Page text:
Dutch Oven Bread 101

by Anna Theoktisto

A cast-iron dutch oven is the perfect vessel for baking bread at home.

Remember the bread machine craze of the 1990s

That little “modern marvel” did all the work for you, yielding predictable, symmetrical loaves. And while the bread was always good, I believe that the true romance of baking comes from getting your hands dirty.

That’s why I adore this recipe for Dutch Oven Bread. For beginners, it’s the perfect stepping stone into the world of yeast baking. If you’ve been baking for years, it’s a step back in time to when bread was rustic and purposely imperfect. 

There are many layers of flavor hidden within this recipe’s four simple ingredients: flour, water, salt, and yeast. But the real magic comes from the cast-iron Dutch oven, the perfect vessel for baking bread. It acts like an oven-within-the-oven, maintaining a high and steady heat that transforms this sticky dough into a gorgeous round loaf with a crisp crust and excellent crumb structure.

The basic process is simple. To start, mix all the ingredients together in a bowl with your hands (or a wooden spoon, if you prefer) until a dough forms. At this point, wash your hands, tear off a piece of plastic wrap, and cover the dough. The dough will sit at room temperature overnight; in a sense, it’s a set-it-and-forget-it kind of recipe. The next day, generously cover your work surface and hands with flour. (This is important because the dough is very sticky.) Punch the risen dough down, and scoop it out onto the floured work surface. Sprinkle the dough with flour, and pat it into a large flat disk shape. Fold four edges in toward the center, and flip the dough over so the creased side is now face down. Sprinkle the top with more flour, cover with plastic wrap or a linen, and let the dough rise until nearly doubled in size.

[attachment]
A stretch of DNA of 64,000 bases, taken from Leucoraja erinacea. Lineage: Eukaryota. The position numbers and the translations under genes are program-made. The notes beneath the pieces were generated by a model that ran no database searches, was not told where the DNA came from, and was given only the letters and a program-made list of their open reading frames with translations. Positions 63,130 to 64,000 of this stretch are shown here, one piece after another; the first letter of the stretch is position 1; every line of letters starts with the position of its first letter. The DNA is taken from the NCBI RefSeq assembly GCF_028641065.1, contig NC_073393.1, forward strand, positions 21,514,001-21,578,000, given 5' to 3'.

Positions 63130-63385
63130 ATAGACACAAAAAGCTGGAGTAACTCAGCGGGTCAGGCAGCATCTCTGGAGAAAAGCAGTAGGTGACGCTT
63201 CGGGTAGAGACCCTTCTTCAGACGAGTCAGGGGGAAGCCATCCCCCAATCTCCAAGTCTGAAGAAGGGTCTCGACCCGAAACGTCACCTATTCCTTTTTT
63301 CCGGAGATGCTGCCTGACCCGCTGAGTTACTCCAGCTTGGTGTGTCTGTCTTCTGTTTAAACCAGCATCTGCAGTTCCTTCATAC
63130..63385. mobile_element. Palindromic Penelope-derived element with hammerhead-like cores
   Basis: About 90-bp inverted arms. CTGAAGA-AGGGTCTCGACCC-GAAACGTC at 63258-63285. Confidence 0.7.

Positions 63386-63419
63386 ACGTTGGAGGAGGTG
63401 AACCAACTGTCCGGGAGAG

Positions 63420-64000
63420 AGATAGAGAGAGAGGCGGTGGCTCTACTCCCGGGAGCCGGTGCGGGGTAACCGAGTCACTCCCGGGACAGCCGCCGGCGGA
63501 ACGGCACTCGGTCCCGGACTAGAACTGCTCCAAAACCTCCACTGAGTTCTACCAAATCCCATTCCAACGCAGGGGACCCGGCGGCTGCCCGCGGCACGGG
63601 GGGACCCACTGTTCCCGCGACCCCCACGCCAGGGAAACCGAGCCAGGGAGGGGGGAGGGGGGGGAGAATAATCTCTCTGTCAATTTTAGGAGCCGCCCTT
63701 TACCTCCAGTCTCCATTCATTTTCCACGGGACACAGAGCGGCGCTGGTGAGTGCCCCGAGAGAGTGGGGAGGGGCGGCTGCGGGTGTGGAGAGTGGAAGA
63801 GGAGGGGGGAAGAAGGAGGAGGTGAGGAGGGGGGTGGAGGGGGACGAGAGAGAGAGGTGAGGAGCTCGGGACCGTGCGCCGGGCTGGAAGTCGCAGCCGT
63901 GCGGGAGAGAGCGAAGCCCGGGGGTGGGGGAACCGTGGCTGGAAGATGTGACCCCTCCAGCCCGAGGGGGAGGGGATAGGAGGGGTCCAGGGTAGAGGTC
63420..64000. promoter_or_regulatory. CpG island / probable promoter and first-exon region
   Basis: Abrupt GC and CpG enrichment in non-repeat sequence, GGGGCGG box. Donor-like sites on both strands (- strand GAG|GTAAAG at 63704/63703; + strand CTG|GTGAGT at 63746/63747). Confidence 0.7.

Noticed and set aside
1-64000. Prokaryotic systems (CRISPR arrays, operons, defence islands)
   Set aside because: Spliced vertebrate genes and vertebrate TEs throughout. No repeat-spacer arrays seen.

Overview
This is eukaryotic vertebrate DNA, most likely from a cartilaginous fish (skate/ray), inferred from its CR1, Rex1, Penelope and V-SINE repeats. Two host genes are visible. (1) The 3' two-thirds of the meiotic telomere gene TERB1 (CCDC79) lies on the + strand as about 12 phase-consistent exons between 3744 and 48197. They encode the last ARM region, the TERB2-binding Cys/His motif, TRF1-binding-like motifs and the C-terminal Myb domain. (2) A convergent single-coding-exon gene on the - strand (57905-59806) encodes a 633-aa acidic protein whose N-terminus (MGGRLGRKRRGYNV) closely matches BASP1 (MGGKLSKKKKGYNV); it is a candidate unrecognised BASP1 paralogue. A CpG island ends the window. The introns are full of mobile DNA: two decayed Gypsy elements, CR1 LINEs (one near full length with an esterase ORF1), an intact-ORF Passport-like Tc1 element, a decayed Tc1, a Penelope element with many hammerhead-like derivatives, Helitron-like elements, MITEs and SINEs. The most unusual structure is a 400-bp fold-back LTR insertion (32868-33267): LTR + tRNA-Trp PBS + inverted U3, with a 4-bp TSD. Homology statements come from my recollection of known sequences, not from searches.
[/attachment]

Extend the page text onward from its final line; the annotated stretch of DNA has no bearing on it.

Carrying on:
At this point, place your Dutch oven in the oven, preheat it to 500°, and get your oven mitts ready. Now for the tricky part. As beautiful as this loaf is, there’s no graceful way to get this free-form dough from your work surface into the hot Dutch oven. I’ve found that sliding a flat cookie sheet under half of the dough while using your other hand to hold the other half of the dough is an effective way to transport it to the oven. Before attempting the move, make sure your oven is open and the rack is positioned to allow unhindered access for the Dutch oven. Then, just drop the dough into the pan. If your dough doesn’t quite make it to the bottom of the Dutch oven, use a wooden spoon to nudge it off the sides. Don’t worry—everything will work out. Cover with a lid, close the oven, and let the baking magic begin.

After baking, carefully remove the loaf from the Dutch oven, let your beautiful bread cool on a wire rack, and pat yourself on the back. You’re a baker with a recipe worthy of being passed down to the generations to come.

Anna’s Baking Tips: 
  • It doesn’t matter if you use an enamel-coated cast-iron Dutch oven or a traditional black cast-iron Dutch oven. As long as you have a lid to cover it, the bread comes out perfectly every time. I found that using a 4- to 6-quart Dutch oven yields the perfect round shape.
  • Fight the urge to grease your Dutch oven. Because of the high temperature, the fat will burn off almost immediately, giving your bread a charred taste.
  • Splurge for high-quality ingredients—especially flour. Stay away from store brands if you can help it. The better the flour, the tastier your bread will be.
  • Make these recipes your own! You can easily substitute different cheeses, herbs, dried fruits, and nuts to create your own signature loaves.

2 COMMENTS

  1. I’ve made this same bread in my cast iron Dutch Oven for years. I found that I put the pan in the hot oven and just before putting the mixture in the pan, I load the sticky dough onto parchment paper and quickly transfer it to the pan. Comes out beautiful every time with a lot less fuss. Super hot oven with short baking time, lid on then off for the last bit has produced some lovely crust.

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